• Chemical pain;
  • mechanical pain;
  • neuropathic pain;
  • spinal nerve ligation (SNL);
  • thermal pain;
  • tonic inflammatory pain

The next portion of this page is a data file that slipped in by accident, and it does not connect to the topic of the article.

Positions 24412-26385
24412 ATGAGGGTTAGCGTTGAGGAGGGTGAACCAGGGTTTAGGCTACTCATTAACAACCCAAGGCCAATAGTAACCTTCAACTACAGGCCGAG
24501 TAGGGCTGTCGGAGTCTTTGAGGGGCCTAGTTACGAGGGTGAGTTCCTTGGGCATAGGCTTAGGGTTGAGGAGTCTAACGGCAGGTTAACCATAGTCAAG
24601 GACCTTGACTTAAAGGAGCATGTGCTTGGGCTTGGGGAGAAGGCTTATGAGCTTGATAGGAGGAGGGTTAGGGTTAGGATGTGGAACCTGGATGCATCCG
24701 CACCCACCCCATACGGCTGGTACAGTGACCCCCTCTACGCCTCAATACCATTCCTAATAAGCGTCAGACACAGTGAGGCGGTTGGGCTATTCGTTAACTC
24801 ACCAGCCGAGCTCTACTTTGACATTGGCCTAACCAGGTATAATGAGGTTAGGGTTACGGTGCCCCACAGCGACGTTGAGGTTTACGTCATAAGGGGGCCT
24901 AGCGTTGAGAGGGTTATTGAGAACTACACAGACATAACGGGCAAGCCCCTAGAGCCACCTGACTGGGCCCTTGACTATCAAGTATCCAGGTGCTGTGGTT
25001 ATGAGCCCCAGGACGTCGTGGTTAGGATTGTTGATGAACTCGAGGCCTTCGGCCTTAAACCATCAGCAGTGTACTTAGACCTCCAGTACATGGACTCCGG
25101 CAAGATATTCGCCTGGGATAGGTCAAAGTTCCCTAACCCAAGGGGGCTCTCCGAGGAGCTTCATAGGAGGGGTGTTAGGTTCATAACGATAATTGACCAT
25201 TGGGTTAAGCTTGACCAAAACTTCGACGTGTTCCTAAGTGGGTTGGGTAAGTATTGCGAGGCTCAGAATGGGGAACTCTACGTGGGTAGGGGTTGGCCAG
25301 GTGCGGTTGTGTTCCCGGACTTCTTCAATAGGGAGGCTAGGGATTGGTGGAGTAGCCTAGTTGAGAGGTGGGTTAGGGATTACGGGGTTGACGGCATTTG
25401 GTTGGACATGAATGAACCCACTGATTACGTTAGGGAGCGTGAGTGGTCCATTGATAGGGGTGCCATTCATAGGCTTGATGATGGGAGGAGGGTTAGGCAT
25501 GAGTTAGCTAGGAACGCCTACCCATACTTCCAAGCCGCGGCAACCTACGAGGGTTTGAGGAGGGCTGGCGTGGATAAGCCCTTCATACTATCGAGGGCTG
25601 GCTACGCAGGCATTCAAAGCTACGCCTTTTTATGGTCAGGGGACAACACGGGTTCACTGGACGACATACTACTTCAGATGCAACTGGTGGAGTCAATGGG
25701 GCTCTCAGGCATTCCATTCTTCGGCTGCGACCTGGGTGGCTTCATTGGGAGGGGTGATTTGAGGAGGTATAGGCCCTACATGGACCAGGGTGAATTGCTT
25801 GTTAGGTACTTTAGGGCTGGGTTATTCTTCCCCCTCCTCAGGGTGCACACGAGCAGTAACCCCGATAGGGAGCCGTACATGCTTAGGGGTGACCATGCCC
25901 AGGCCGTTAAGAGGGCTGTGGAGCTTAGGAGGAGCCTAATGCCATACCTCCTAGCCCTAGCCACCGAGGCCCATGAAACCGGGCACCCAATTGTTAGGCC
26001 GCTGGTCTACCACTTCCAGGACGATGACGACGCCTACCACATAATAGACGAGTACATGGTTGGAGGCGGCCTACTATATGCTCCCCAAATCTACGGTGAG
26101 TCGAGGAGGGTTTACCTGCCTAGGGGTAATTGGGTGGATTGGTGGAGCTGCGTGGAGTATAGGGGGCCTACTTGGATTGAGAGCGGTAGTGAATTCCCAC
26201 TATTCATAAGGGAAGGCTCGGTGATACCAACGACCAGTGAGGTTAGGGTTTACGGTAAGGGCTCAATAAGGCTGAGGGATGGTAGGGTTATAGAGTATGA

Although T-type Ca2+ channels are implicated in nociception, the function of specific subtypes has not been well defined. Here, we compared pain susceptibility in mice lacking CaV3.2 subtype of T-type Ca2+ channels (CaV3.2−/−) with wild-type littermates in various behavioral models of pain to explore the roles of CaV3.2 in the processing of noxious stimuli in vivo. In acute mechanical, thermal and chemical pain tests, CaV3.2−/− mice showed decreased pain responses compared to wild-type mice. CaV3.2−/− mice also displayed attenuated pain responses to tonic noxious stimuli such as intraperitoneal injections of irritant agents and intradermal injections of formalin. In spinal nerve ligation-induced neuropathic pain, however, behavioral responses of CaV3.2−/− mice were not different from those of wild-type mice. The present study reveals that the CaV3.2 subtype of T-type Ca2+ channels are important in the peripheral processing of noxious signals, regardless of modality, duration or affected tissue type.